“MachineHack has always been at the top of my work list, especially as it’s weekend hackathons. These small-time competitions have raised a competitive feeling in our minds and have helped to improve ourselves much more.” – Prashant shared his opinion about MachineHack.
#2| Yash Kashyap
Yash was introduced to Data Science during his second year of college, which is almost a year back from now. He had a gradual start with familiarity to just three terms – Data Science, Machine Learning, and Linear Regression. Fortunately, he found a helping senior, who guided and helped him find sources to learn the basics. During the lockdown period, he went from zero to whatever he is right now. He started participating in competitions from May and started to feel confident about his skills. Since then, he has not looked back. Currently, he is exploring Neural Networks and Deep Learning Techniques and deeply enjoys what he does.
Approach to solve the problem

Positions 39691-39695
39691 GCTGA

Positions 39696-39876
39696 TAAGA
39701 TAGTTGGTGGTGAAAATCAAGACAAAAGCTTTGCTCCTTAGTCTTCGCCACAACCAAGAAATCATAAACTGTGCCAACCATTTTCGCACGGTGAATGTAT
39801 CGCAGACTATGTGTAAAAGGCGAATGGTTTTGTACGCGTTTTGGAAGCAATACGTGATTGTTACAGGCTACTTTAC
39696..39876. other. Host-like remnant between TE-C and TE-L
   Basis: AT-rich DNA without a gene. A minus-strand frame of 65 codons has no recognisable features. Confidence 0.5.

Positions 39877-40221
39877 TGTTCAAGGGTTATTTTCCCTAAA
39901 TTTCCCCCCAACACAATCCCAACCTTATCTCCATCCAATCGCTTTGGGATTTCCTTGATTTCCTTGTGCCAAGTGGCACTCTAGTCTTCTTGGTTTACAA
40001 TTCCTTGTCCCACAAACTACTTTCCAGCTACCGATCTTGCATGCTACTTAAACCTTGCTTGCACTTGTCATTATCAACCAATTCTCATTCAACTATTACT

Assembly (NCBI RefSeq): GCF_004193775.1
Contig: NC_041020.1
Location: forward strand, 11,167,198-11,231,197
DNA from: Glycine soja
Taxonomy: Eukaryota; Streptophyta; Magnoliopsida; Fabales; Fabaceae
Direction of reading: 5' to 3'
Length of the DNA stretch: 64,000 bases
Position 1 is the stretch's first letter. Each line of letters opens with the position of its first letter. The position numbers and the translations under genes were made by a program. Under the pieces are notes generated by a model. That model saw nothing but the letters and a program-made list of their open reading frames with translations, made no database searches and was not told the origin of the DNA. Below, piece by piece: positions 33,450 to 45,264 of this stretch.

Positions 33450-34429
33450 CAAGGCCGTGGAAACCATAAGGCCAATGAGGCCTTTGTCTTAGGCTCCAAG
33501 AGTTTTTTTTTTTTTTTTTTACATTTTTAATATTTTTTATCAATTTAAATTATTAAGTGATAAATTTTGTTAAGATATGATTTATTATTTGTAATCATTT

He used the Roberta-Large model for generating the word embeddings. Out of the created word embedding, he created 10 PCA components. Using some newly created features, he trained the CatBoost model to get the current score on the leaderboard.
“I had a great experience in MachineHack so far. I started from being in the bottom and learned a lot from the solution that is posted on GitHub. I now really feel great to find myself in a respectable position in the leaderboard.” – Yash shared his opinion.
#3| Snehan Kekre
Snehan started his data science journey in his sophomore year of undergrad at Minerva Schools in San Francisco. After learning about AI and ML in academia, he joined Rhyme.com as a subject matter expert in data science where he was tasked with creating hands-on educational content on data science and machine learning. Since the acquisition of Rhyme.com by Coursera in 2019, he is now a Data Science and ML instructor at Coursera with over 70,000+ learners. He occasionally participates in data science competitions when the topics are interesting, provided he can make time.